From 2006 to 2014 there were significant reductions in energy use in Irish homes. Since 2014 this trend has reversed.

Household energy use in Ireland

This report presents statistics on energy use in the residential sector. It shows trends in energy demand and associated carbon emissions. The residential sector had the second largest final energy demand in 2016, after the transport sector.

  • 6.7%

    Increase in CO₂ from 2014 to 2016
  • €3.4bn

    Cost of energy to Irish households in 2016
  • 60%

    More CO₂ in the Irish household than the average EU home

There was a significant improvement in energy intensity of Irish dwellings post 2007. However, compared to the EU average Irish dwellings perform poorly in terms of energy intensity. This is particularly true of carbon dioxide emissions. The report explores the reasons behind these trends and Ireland's poor performance.

Many of the economic factors that contributed to the reduction in household energy intensity witnessed post 2007 eased or reversed after 2014. Disposable incomes increased and oil prices reduced. In response to the easing of these pressures, residential energy use returned to growth between 2014 and 2016.

Reduction in energy use per dwelling

 IrelandEU28 Average EU28 Max EU28 Min
2000 23.467014 19.413959 26.91182 5.853379
2001 24.114805 19.237183 25.64415 6.209257
2002 24.656763 19.169729 25.936063 6.209257
2003 24.357872 18.969693 25.405735 6.069697
2004 24.391599 18.803384 25.002174 6.430227
2005 24.696305 18.598696 25.114985 6.251125
2006 24.509062 18.620793 24.60908 6.789594
2007 23.819403 17.611309 24.768411 7.128027
2008 22.416825 18.074183 25.084747 7.141983
2009 21.253825 17.527573 24.683512 6.336024
2010 19.729132 17.148435 24.382295 6.296482
2011 19.111579 16.108713 23.924073 4.249602
2012 17.47989 15.871461 24.063633 3.841389
2013 17.47989 16.583217 23.610063 7.702549
2014 17.289158 15.697011 23.496089 7.525773
2015 17.054232 15.881928 23.828707 7.554848
Source: Odyssee-Mure

Up until the mid 2000s Ireland had one of the highest energy intensities per dwelling of any EU country. From 2007 onwards there was a significant reduction in the energy intensity of Irish dwellings. Despite this improvement by 2015 we still remained 7% above the EU average.

The decrease in residential energy use between 2007 and 2014 was due to a combination of:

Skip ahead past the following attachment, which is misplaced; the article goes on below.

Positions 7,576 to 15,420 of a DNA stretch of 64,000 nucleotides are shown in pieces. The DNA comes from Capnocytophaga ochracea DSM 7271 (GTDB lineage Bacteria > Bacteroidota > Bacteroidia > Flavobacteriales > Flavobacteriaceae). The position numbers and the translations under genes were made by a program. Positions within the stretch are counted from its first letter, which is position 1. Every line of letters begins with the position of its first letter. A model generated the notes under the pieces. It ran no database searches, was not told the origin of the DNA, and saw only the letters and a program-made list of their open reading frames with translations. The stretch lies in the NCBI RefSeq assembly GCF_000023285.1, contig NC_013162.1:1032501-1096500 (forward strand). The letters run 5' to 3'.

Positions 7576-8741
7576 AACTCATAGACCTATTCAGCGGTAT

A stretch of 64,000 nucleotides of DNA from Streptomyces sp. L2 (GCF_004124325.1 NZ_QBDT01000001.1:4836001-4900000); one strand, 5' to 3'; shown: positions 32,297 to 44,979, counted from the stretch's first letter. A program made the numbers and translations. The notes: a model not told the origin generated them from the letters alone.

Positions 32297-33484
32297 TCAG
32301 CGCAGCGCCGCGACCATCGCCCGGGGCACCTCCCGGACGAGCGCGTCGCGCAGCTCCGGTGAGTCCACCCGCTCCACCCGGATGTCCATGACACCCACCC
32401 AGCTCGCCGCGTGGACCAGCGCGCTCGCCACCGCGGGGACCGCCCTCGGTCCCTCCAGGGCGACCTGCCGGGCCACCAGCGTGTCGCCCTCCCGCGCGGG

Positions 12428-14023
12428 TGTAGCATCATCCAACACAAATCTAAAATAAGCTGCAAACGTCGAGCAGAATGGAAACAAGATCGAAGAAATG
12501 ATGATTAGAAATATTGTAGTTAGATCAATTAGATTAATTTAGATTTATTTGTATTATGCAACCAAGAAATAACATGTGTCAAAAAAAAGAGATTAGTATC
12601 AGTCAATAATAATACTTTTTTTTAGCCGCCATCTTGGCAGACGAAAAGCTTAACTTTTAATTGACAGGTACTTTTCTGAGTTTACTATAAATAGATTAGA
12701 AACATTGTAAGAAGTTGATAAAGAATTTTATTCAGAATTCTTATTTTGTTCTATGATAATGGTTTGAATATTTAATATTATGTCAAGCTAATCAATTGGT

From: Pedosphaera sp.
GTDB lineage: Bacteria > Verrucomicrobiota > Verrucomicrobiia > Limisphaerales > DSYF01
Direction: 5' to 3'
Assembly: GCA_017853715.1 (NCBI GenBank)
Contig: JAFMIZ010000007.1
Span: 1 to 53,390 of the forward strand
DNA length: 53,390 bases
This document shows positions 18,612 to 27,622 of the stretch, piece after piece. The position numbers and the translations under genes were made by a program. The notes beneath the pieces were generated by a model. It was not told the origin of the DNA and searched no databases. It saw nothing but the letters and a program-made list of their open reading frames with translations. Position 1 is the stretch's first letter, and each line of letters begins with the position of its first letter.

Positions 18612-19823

• Improved thermal efficiency due to retrofitting and building regulations
  • Reduced household incomes and expenditure, due to the economic downturn
  • High energy prices
There is an urgent need to reduce energy consumption and associated greenhouse gas emissions within our residential sector.
Jim Scheer, Head of Energy Modelling, SEAI

High carbon emissions per dwelling

 IrelandEU28 Average EU28 Max EU28 Min
2000 8.9493 4.7355 8.9493 1.3586
2001 9.3611 4.812 9.3611 1.4619
2002 9.0023 4.7302 9.0023 1.4105
2003 8.4767 4.7749 8.4767 1.3594
2004 8.3806 4.6587 8.3806 1.3114
2005 8.3815 4.5675 8.3815 1.1642
2006 8.0576 4.5573 8.0576 1.0333
2007 7.7076 4.2679 7.7076 0.8313
2008 7.4114 4.265 7.4114 0.7894
2009 6.8815 4.0519 6.8815 0.8355
2010 6.6013 4.054 6.849 0.9937
2011 6.0238 3.7151 6.7784 0.7817
2012 5.806 3.7139 6.0969 0.6856
2013 5.4505 3.7014 6.858 0.6938
2014 5.1909 3.3384 6.2996 0.6121
2015 5.3653 3.4016 5.3653 0.6214
Source: Odyssee-Mure

In 2015, the average Irish dwelling emitted more energy related carbon dioxide than any other EU country. We emitted 58% more than the average EU dwelling. This is due to greater use of high-carbon fuels including oil, coal and peat.

Improving energy efficiency

The energy efficiency of the dwelling stock has been improved. This been achieved by new building regulations governing energy efficiency of new dwellings and by carrying out energy efficiency retrofits to a large share of the stock of existing dwellings.

  • 60%

    Efficiency improvement of dwellings built since 2011 compared to 2005
  • 375,000

    Homes received government grants for energy efficiency improvements between 2000 and 2016
  • 98%

    Share of new dwellings built in 2016 that had an A rating

High energy prices

SEAI domestic fuel price comparison

 OilNatural Gas Bagged Wood Pellets Electricity
Q1 2005 4.29 3.57 0 13.85